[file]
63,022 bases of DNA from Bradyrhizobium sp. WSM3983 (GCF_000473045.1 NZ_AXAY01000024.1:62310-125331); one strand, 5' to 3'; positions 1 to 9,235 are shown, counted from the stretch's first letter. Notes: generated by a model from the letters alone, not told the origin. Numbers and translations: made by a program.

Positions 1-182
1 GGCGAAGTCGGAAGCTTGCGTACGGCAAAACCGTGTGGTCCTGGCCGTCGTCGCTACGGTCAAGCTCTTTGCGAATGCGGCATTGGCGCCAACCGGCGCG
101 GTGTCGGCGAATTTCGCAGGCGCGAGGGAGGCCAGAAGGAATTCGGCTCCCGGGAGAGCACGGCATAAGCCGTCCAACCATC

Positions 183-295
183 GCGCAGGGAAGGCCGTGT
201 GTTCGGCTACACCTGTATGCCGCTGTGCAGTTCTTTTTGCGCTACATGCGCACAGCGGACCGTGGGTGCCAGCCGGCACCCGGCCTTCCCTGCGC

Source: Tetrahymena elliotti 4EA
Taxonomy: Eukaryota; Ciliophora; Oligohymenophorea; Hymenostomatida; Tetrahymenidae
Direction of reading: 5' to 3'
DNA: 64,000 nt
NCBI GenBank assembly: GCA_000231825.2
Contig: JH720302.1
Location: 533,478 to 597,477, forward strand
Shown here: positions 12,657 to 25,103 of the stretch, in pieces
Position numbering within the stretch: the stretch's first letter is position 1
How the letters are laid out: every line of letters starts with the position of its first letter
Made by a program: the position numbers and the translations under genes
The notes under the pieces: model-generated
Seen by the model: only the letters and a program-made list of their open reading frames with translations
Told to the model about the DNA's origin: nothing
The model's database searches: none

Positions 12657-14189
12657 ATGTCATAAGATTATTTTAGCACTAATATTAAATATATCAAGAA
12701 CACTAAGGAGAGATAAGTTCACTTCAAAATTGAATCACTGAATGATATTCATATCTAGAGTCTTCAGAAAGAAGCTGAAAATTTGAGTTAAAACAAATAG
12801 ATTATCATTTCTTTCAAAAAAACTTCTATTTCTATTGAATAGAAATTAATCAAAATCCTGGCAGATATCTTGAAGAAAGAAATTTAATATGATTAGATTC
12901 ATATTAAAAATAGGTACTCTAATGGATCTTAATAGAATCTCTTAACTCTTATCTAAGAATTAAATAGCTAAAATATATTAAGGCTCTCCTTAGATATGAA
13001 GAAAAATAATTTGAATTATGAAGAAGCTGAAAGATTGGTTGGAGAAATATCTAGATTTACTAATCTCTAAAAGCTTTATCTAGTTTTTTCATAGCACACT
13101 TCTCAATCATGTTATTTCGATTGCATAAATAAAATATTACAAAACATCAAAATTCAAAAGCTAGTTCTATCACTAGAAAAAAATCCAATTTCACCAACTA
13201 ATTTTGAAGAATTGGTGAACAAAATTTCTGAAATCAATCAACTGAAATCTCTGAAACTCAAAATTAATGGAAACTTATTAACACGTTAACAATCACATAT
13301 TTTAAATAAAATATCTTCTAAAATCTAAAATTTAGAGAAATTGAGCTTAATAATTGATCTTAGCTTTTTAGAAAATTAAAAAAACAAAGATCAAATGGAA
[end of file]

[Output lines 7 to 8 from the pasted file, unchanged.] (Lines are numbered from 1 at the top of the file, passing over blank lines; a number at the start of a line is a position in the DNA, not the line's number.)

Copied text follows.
201 GTTCGGCTACACCTGTATGCCGCTGTGCAGTTCTTTTTGCGCTACATGCGCACAGCGGACCGTGGGTGCCAGCCGGCACCCGGCCTTCCCTGCGC

Source: Tetrahymena elliotti 4EA